“Many believe that we are permanently sitting around on a yacht in the Mediterranean,” Klatten told Manager Magazin in a rare interview with her younger brother published Thursday.
“The role as a guardian of wealth also has personal sides that aren’t so nice.”
Klatten - whose father Herbert Quandt helped rescue BMW in the late 1950s - is Germany’s second-richest person with a fortune valued at US$18.6 billion (RM77bil), according to the Bloomberg Billionaires Index. She has also built up holdings in chemicals company Altana AG and carbon producer SGL Carbon SE.
Quandt, who owns stakes in logistics company Logwin and homeopathic medicine company Heel, has a net worth of US$15.5 billion (RM64bil). Both he and his sister have seats on BMW’s supervisory board.
“For both of us, it’s certainly not the money that drives us,” said Quandt. “Above all, it is the responsibility of securing jobs in Germany.”
The two heirs say they’re comfortable with their roles, but initially struggled with taking on high-level positions at young ages. Quandt, who was 30 when he was given his first board seat, said he might have wanted to work a few years as a “simple” product manager somewhere or study architecture.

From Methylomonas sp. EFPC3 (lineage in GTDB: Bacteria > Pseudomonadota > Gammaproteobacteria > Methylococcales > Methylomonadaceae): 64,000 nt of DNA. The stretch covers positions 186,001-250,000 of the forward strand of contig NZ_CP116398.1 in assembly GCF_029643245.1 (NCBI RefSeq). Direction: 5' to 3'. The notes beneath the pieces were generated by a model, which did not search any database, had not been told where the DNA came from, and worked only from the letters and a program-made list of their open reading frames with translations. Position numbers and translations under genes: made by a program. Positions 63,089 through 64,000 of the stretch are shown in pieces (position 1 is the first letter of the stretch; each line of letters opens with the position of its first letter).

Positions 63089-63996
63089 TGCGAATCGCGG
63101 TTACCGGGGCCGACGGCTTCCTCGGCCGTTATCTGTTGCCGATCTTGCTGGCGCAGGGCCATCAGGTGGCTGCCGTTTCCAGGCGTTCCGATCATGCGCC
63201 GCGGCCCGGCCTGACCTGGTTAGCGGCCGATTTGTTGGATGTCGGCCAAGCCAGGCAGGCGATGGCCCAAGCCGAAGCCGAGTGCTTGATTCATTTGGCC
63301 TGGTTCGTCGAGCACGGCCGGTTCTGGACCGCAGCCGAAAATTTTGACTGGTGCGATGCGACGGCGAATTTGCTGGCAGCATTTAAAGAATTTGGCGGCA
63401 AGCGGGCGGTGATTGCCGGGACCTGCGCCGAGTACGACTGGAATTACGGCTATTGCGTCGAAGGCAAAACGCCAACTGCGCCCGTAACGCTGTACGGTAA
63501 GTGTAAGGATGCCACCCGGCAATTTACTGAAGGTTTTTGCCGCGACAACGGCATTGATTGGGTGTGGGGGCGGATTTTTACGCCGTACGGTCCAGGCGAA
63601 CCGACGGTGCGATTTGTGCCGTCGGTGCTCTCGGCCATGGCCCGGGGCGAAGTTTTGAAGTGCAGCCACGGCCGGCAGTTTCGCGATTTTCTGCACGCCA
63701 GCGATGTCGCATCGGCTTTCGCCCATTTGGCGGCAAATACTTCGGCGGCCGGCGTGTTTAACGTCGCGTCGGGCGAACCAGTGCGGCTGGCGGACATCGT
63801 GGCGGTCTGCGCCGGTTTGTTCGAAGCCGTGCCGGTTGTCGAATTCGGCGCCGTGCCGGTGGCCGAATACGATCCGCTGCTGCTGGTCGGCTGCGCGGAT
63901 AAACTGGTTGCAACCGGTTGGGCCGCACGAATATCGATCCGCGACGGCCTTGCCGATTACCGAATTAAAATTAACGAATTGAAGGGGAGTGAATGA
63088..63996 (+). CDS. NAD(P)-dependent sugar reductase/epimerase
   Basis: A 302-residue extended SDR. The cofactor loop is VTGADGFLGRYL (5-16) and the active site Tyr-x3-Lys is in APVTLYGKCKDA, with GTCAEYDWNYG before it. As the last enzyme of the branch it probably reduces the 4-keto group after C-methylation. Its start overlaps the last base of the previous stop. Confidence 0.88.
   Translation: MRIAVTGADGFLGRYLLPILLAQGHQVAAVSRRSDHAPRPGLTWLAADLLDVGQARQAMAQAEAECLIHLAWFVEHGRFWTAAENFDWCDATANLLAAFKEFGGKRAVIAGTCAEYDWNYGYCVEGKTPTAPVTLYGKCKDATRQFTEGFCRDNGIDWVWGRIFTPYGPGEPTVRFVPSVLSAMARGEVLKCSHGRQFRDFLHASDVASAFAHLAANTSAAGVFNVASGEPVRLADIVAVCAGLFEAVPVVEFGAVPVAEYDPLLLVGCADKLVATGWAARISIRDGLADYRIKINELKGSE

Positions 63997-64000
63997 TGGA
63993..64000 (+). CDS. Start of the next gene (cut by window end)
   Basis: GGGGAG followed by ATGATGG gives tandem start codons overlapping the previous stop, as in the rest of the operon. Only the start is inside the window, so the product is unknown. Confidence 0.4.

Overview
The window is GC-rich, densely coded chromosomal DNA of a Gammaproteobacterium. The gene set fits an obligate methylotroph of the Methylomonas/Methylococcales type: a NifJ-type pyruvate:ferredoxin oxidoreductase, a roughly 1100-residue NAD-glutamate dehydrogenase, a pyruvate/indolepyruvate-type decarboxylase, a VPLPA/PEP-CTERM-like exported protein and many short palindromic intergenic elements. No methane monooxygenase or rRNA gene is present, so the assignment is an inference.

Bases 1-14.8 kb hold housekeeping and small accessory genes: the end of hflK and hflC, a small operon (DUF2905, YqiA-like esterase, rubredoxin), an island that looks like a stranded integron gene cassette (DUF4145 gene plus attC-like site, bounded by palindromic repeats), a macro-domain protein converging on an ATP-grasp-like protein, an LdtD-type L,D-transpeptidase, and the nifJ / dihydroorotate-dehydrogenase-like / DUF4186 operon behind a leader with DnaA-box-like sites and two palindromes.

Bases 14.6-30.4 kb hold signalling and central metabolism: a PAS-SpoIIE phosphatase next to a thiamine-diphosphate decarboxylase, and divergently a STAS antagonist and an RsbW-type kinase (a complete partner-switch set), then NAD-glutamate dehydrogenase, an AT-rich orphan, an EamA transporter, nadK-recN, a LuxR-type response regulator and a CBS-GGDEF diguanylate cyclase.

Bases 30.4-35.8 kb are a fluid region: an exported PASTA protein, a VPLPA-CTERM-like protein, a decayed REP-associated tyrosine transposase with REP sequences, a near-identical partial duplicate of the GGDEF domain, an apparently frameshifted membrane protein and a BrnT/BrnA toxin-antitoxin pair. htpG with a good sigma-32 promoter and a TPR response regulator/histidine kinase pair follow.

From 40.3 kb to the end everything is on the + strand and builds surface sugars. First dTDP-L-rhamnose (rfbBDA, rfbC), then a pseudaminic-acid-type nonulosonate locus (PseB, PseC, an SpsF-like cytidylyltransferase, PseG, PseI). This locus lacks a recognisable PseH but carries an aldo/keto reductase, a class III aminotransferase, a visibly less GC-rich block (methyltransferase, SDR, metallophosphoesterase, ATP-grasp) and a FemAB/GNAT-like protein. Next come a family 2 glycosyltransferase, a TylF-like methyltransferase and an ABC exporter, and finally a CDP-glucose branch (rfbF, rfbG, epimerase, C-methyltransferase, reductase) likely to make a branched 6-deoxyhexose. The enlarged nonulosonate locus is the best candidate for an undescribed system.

“My starting point was never: So, now I come and show everyone how it’s done,” said Quandt, who questions the rationale of inheritance tax. “Instead, it was a constant questioning, associated with self-doubt.”
Klatten, who gained notoriety in 1978 when police foiled a plot to kidnap her and her mother Johanna, said that wealth redistribution doesn’t work and that a fair society allows people to pursue opportunities according to their abilities.
“Our potential stems from the role of being an heir and developing that,” she said. “We work hard on that every day.”